A worker’s comp settlement can either be a simple process or a difficult battle in court, and injuries and accidents in workplaces are common nowadays. A recent statistic from the Bureau of Labor revealed that three million non-fatal injuries and accidents happened in workplaces in 2018.
Every business employer must have worker’s compensation insurance to protect all of its workers from the financial stress sustaining injuries at work brings. The worker’s compensation insurance also protects business owners from employee lawsuits when they get injured at work. “How does workers comp settlement work” is what this review is here to address.
The worker’s compensation insurance protects worker’s from;
- Lost wages
- Medical bills relating to the injury
- Disability benefits
It is simple to file a worker’s comp claim, but settling one isn’t as easy as it sounds. The worker’s comp process becomes smooth when the employer and employee have a perfect understanding of the insurance coverage. Everybody has an important role to play regarding worker’s comp settlement. For a worker’s comp claim to work, the injured worker must quickly report an injury or accident to his employer immediately it happens. Failure to report an injury might lead to loss of worker’s comp benefits, and there are deadlines in every state regarding when to file a worker’s comp claim.
How Does Workers Comp Settlement Work
Most states require injured workers to report an injury to their employer within thirty days, and every employer should follow the steps listed below after receiving a complaint from an injured employee;
- Ensure The Employee Receives Medical Attention – Immediately you learn that your employee gets injured on the job, make sure he or she receives medical attention right away.
- Carry Out An Investigation – It is the employer’s duty to record everything that happened and possible safety measures. Taking a record of everything that led to the accident might include taking pictures and taking down some statements from eye-witnesses.
- Proceed To File A Claim – The employer is expected to file a worker’s comp claim with his insurance company. Still, the rules might differ because you might be required to present some documentation to the worker’s compensation state board.
After filing a claim, the claim might be approved or denied by the worker’s comp insurance company. They will investigate to determine how and where the injury occurred. Accident reports and medical files will be reviewed by the insurance company too.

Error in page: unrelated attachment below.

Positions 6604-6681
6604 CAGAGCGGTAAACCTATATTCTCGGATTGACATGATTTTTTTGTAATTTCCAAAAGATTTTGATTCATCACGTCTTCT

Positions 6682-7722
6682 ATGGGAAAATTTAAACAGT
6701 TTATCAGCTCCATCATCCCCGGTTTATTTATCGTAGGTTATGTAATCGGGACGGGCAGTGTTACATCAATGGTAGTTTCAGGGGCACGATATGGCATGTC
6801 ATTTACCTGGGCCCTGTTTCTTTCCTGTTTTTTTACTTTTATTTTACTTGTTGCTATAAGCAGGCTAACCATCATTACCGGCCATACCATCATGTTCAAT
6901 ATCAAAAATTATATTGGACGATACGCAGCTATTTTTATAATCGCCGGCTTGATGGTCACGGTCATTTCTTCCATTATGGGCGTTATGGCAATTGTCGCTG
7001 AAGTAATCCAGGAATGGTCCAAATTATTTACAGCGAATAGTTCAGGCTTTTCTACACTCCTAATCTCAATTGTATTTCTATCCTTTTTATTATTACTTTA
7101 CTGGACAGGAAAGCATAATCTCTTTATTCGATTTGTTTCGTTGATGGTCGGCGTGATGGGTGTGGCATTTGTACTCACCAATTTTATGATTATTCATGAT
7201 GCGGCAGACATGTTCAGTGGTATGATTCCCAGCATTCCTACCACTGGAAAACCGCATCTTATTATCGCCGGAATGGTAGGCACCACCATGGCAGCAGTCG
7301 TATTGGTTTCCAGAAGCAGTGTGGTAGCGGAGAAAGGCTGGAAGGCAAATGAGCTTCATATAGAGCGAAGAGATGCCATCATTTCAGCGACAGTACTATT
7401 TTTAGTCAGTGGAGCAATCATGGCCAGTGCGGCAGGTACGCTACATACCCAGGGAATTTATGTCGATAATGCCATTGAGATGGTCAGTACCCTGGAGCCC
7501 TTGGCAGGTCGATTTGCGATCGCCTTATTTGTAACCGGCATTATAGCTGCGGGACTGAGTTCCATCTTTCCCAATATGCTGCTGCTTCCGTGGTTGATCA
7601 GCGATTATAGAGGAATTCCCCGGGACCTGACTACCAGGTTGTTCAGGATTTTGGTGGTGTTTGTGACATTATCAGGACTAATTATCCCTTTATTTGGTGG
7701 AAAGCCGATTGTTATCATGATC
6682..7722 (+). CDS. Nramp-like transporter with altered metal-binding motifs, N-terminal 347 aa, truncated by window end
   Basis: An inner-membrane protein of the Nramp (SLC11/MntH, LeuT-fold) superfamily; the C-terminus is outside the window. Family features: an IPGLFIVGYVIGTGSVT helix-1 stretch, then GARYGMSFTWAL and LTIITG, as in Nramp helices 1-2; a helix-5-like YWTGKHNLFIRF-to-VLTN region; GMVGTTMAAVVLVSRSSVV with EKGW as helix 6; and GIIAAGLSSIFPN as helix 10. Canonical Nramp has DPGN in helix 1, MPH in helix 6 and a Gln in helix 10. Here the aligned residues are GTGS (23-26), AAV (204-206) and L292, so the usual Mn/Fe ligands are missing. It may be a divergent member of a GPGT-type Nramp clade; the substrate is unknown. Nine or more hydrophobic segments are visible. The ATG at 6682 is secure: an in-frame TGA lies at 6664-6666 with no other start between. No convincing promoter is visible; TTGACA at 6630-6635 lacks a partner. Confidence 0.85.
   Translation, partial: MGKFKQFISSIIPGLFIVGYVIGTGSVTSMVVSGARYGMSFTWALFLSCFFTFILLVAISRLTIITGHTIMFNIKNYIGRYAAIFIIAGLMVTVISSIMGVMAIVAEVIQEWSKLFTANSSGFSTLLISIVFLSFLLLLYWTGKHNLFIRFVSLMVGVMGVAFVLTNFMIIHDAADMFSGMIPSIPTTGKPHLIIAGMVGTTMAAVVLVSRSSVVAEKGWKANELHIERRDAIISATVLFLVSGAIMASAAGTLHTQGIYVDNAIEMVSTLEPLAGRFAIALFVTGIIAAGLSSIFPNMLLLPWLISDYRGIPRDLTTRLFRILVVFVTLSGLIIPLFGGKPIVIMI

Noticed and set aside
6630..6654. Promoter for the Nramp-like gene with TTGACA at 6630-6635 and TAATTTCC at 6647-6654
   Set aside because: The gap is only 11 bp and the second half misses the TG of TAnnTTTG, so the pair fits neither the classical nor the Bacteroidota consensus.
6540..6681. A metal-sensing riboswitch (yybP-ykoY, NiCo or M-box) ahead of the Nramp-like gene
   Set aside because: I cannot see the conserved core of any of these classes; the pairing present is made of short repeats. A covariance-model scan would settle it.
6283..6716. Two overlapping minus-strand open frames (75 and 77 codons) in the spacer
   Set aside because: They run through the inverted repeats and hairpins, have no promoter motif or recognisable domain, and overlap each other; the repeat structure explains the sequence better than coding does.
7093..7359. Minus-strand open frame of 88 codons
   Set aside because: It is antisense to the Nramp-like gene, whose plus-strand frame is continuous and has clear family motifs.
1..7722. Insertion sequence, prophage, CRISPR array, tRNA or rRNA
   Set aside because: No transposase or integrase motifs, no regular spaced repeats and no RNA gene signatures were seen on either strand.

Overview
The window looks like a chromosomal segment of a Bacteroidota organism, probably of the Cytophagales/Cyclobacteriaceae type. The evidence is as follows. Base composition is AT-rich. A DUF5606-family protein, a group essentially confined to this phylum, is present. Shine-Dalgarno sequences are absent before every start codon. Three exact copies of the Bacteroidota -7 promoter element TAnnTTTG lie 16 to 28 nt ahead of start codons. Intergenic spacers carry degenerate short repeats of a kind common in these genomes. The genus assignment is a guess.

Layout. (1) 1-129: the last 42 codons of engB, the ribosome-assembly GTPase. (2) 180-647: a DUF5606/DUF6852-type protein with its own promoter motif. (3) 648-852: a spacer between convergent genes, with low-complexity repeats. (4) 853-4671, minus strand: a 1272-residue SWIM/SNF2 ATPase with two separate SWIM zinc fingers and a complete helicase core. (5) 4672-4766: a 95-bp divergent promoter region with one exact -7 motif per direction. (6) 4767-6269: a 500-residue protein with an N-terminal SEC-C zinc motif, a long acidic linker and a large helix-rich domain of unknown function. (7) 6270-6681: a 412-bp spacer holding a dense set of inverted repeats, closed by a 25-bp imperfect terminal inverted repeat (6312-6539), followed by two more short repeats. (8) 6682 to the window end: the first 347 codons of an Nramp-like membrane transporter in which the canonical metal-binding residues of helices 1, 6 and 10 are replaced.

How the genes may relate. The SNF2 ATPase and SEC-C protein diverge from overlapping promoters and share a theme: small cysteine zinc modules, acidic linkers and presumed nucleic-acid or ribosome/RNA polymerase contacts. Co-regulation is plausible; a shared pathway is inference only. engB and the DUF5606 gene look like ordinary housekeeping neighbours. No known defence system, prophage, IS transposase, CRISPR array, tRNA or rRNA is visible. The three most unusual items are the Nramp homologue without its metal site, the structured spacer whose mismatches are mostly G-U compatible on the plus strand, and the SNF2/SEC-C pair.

Why A Claim Gets Denied
Insurance companies deny claims when the injuries reported by the employee;
- Are self-inflicted injuries
- Occurred because of an employee’s work commute
- It happened because employees were fighting or playing
- Occurred because the employee was under the influence of drugs, alcohol, violating company rules, or committing a crime
The injured worker can hire an attorney if he decides to appeal the claim denial, and the appeal process would lead to an administrative hearing. Our readers might be concerned about what happens when a claim gets approved, and it would interest you to know that after your claim gets approved, the insurance company or your employer pays for all of your medical expenses. The injured employee would not be able to work, and he will get an amount that would cover lost weekly wages.
As long as an injured worker receives treatment for the injury sustained on the job, the insurance company will keep paying the medical bills. When the injured worker returns to work, the insurance company will stop paying the temporary disability benefits. In some companies, employers provide their injured workers with some back-to-work programs that would help them get back to work easily. Fortunately, the back-to-work programs come with huge benefits too.
Before reaching a settlement, an employee and his attorney would figure out how much the compensation should be, and this compensation will cover future and present medical bills. After finalizing the right amount, the employee and the attorney will begin negotiations with the employer and his insurance company until a final settlement amount is reached.